Thursday, 23 August 2012

Guest Blog with Nancy Jardine

I'm delighted today to introduce my fellow author, Nancy Jardine, who will tell you a little about her book, The Beltane Choice. I'm currently writing about this period myself, so very much looking forward to reading Nancy's book!

Why Celtic Britain?


I’m delighted to be with you today, Mark, to explain a little background to my first historical adventure-The Beltane Choice-released yesterday by Crooked{Cat}Publishing.


Why did I set The Beltane Choice in AD 71 when the Romans were invading Britain? Researching for a Regency, or a Victorian, novel might have been easier, but the truth is my Celtic and Roman studies weren’t undertaken for writing a novel.


During my teaching career I taught 11-12 year olds who typically learned about World War 2, and The Victorian Era-though on rare occasions I taught about the might of the Roman Empire swooping onto the shores of Celtic Britain. Since I live in Aberdeenshire, Scotland, ancient history is on my doorstep. I used local archaeological evidence; collected information from public library sources; bought suitable books to use with the kids, and scaled it down for classroom use. Those were my first Roman /Celtic researches.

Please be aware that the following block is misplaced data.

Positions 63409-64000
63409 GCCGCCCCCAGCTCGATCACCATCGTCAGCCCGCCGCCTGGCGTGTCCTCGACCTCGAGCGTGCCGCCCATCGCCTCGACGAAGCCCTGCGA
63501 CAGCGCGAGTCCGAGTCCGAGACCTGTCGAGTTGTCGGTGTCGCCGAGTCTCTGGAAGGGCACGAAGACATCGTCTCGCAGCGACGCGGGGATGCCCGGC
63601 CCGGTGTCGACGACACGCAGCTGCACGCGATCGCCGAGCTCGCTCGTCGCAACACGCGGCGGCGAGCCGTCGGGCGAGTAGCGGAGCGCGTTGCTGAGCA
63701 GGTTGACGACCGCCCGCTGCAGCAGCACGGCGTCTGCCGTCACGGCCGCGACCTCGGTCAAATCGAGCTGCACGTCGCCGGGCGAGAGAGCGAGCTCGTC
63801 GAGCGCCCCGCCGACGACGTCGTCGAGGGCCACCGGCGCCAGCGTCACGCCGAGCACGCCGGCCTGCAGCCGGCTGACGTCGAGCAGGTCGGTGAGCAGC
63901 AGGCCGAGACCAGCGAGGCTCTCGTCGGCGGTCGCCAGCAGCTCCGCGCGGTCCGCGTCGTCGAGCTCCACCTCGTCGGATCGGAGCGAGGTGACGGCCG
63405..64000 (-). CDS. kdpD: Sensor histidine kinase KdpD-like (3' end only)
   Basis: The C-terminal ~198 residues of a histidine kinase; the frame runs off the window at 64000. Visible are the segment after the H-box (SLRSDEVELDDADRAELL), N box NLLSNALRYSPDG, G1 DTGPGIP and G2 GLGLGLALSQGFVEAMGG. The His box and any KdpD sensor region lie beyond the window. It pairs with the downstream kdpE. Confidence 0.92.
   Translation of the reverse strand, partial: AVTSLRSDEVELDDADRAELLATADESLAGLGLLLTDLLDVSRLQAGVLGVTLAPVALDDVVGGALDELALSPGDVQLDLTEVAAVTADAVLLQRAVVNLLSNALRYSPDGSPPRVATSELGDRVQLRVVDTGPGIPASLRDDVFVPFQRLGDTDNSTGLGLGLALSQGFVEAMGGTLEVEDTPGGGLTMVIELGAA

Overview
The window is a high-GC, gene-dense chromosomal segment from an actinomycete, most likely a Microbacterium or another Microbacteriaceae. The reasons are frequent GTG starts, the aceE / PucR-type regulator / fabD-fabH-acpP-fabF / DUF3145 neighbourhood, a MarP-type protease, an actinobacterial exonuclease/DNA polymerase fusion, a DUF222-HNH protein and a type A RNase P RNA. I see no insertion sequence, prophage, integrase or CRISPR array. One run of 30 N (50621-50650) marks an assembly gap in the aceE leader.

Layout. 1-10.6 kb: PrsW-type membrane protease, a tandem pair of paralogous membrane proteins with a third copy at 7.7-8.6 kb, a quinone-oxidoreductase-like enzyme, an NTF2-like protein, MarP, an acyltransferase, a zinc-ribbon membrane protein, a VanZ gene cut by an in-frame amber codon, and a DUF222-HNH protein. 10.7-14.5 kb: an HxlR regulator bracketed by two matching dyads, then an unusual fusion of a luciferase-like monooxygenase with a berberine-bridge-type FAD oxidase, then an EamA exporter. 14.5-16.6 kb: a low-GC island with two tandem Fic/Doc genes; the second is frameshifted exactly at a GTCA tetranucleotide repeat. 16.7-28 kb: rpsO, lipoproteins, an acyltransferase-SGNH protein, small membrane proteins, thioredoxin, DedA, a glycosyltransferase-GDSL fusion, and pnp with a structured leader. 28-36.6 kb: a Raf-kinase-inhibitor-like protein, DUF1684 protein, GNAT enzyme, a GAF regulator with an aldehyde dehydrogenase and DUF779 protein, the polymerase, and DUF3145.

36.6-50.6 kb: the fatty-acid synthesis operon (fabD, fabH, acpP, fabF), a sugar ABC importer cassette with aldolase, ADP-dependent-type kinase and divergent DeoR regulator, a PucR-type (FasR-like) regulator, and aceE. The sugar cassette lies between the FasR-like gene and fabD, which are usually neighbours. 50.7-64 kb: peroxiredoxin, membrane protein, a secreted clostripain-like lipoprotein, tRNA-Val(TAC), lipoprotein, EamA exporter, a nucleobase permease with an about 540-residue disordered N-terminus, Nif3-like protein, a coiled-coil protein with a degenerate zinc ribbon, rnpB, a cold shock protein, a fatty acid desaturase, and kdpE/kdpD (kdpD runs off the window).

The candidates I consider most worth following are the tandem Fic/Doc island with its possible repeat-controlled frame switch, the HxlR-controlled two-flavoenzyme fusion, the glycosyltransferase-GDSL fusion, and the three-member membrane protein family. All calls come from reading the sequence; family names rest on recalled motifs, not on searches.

Archaeological digs, at the Deer’s Den site, in my home village of Kintore during 2002 to 2004 sparked my imagination further. The digs had been funded because the Victorian built village school was being replaced by a brand new building. The foundations for the new school would encroach on land long-designated as a historical site of Roman occupation, and no building work could happen till the digs were undertaken. The results were spectacular. Evidence of more than one Roman occupation of the area was uncovered- over two hundred and fifty bread ovens unearthed a stunning amount. The findings from Neolithic times were numerous, too.